6 tips for making your wedding website useful AND stylish

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free wedding websites from joy alternative wedding ideas from Offbeat Wed (formerly Offbeat Bride)

Are you engaged? YAY! I have a feeling that a lot of you are thinking about wedding hashtags and websites and social media, oh my. Weddings are way more high tech these days and a wedding website is pretty standard fare now. They're not required, of course, but they do offer a great way to share information that just won't fit on your invitation.

And you won't have to keep repeating all of the details over the phone or email… well, you might, but at least you'll have an easy place to send guests to snag it. When I got engaged in 2018, I went on a hunt for a really slick wedding website and stumbled upon Joy, who offered more than I even knew I wanted in a wedding website. I bit the bullet, started our website, and have a few quick hit tips to share to make your wedding website both ultra useful and seriously captivating.

Keep it simple

There's no reason to add in any information or details that you just don't feel compelled to share. While your love story, how you met, things to do in town, etc. are all fun and draw guests in, they are absolutely not required. If you're hosting a destination wedding, for instance, there may be tons of information that guests will need to absorb about travel and lodging. You may want to keep everything else more streamlined so that guests can get straight to the information they need.

That said, feel free to include all of the information you couldn't fit on your invitation (or wouldn't want to include there) such as your registry, dress code information, hotel blocks, transportation information, and more.

Utilize photography

One way to make your wedding website stand out is to utilize large photos to make a big impression. If you decided to have an engagement photo session, now's your chance to finally get some eyeballs on those cute-ass photos. Otherwise, you can always find Creative Commons or stock photos that match your city, venue, or general vibe of the celebration. Flickr is a good place to snag some.

Think forest shots for your enchanted forest fairy wedding, a city skyline for your urban loft shindig, or confetti shots for your huge barn bash. Photos never hurt to make a website compelling. Plus it keeps guests from getting text blindness from big walls of information. Speaking of…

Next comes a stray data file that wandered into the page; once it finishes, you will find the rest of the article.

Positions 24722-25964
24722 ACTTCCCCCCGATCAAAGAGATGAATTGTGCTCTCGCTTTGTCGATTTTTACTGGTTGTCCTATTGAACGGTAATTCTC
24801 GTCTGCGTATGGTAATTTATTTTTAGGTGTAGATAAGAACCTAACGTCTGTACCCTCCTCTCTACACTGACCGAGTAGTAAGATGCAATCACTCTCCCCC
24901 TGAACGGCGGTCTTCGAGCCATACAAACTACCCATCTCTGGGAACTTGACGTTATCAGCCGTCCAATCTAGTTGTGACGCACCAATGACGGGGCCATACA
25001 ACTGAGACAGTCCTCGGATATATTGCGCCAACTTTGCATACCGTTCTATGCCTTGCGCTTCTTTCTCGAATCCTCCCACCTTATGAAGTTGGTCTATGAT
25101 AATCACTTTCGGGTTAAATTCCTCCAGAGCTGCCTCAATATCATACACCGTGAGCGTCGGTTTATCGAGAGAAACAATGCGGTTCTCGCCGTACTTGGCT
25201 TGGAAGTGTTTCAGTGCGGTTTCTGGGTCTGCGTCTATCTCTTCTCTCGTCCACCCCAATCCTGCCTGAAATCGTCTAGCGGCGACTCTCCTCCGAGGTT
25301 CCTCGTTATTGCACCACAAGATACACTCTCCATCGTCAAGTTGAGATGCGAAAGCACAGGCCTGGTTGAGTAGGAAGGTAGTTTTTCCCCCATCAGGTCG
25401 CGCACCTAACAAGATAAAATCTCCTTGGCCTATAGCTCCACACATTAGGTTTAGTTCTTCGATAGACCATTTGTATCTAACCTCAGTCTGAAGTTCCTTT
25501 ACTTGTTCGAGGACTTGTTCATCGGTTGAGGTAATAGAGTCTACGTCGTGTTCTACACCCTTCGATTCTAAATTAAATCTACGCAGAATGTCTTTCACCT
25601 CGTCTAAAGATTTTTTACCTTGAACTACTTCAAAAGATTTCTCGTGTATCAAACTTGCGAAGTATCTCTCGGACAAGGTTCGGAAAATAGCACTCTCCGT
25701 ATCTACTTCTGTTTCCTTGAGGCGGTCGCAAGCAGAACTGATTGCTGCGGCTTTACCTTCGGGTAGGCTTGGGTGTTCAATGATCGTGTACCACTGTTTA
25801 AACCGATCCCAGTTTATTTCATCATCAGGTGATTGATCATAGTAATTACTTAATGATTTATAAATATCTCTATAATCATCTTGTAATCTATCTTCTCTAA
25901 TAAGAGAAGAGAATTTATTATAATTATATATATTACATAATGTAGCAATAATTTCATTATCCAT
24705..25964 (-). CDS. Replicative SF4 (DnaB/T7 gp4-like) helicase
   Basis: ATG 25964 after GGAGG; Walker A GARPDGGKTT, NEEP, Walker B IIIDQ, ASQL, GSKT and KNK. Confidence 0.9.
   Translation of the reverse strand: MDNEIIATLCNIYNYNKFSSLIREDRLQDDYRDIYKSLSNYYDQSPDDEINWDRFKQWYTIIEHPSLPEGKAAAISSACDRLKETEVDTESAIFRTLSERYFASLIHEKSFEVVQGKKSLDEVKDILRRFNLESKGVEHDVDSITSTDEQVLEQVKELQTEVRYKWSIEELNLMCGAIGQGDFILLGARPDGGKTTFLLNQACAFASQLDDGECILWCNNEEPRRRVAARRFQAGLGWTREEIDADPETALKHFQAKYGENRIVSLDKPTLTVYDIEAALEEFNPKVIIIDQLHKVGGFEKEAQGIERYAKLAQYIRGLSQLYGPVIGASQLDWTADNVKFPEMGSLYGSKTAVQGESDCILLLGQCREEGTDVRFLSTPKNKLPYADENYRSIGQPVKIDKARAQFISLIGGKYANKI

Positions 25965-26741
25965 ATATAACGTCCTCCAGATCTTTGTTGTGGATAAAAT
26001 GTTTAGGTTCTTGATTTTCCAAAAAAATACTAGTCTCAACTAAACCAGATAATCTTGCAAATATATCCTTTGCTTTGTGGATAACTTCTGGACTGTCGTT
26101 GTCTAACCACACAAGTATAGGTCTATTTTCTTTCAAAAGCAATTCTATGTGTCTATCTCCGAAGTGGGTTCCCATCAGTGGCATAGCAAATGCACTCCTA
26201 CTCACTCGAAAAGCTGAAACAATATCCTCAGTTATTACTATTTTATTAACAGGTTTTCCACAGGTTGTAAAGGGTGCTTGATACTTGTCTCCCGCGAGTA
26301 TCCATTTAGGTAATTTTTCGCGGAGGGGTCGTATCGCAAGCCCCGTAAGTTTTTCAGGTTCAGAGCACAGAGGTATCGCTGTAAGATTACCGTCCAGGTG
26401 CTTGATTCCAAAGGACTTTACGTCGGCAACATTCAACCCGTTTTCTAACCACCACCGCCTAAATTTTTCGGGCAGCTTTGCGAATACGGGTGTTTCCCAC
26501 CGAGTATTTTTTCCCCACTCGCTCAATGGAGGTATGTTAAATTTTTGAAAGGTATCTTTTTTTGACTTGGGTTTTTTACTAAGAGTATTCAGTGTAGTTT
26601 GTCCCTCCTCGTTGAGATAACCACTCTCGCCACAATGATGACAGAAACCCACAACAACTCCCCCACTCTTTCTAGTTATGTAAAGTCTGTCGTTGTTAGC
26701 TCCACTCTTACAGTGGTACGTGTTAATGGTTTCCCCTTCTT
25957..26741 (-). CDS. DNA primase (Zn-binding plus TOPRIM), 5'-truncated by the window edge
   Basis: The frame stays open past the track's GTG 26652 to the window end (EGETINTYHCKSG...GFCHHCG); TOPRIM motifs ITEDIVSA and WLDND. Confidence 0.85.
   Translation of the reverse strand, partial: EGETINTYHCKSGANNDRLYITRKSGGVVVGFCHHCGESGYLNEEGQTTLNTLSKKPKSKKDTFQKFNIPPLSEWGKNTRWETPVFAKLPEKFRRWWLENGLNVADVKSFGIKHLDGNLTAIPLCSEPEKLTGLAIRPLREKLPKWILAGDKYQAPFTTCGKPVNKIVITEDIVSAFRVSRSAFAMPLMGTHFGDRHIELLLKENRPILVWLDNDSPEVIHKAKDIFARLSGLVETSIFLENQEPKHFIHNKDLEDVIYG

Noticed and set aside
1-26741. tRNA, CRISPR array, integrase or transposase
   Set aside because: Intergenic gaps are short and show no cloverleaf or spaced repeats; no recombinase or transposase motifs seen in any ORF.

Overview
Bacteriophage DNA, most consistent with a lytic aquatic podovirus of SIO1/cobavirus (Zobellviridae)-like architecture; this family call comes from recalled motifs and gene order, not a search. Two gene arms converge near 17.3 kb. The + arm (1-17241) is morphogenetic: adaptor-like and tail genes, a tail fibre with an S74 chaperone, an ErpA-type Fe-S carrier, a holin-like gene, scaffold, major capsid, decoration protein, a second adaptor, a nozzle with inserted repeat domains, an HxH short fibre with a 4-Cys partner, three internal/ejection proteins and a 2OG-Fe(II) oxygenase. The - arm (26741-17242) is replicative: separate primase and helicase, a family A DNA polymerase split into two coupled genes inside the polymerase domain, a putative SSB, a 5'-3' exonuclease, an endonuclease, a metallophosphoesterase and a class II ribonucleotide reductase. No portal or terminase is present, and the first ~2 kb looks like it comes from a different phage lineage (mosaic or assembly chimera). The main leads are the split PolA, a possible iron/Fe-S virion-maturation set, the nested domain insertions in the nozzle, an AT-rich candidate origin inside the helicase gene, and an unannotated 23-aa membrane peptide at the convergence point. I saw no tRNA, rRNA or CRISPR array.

Focus on the hierarchy of information

This is a term from my graphic design education that I think is underutilized in life. It means that you're structuring your information with the most important first, biggest, and most bold. So if your date and location are the most important to your guests, that will be front and center and easily accessible. Then as you go along, you can add in your more minor details — like what to do around the city — as more secondary in the content.

An RSVP tool, for instance, might be of super importance to you, so keep it high up in the general hierarchy of the site.

wedding website with rsvp tool from joy alternative wedding ideas from Offbeat Wed (formerly Offbeat Bride)

Offer an RSVP

Oh yes, RSVPs! One huge bonus that I found with my wedding website vendor of choice (Joy) was their super slick RSVP collection tool. It's set up in a Mad Lib-style format, which is super fun and customizable. I was able to indicate how many guests can RSVP (just them? plus a guest? a whole family?), and also allow for “Maybe” answers, additional event RSVPs (like welcome parties, rehearsal dinners, and day-after brunches), and collection of tons more data like hotel information, food preferences, dietary restrictions, and even song suggestions.

It was also super easy to add the RSVP section to wherever I liked on the site. I can also add in guests manually (like if they call me instead of RSVPing on the site), export all of the RSVP data, and add password protection to keep randos from trying to crash all the fun.

Of course you can totally DIY your RSVPs via mail-ins or with a Google Doc or something similar, but these tools are SO useful and I don't know that I'd want to tackle the RSVP process without them myself now that I'm working with them.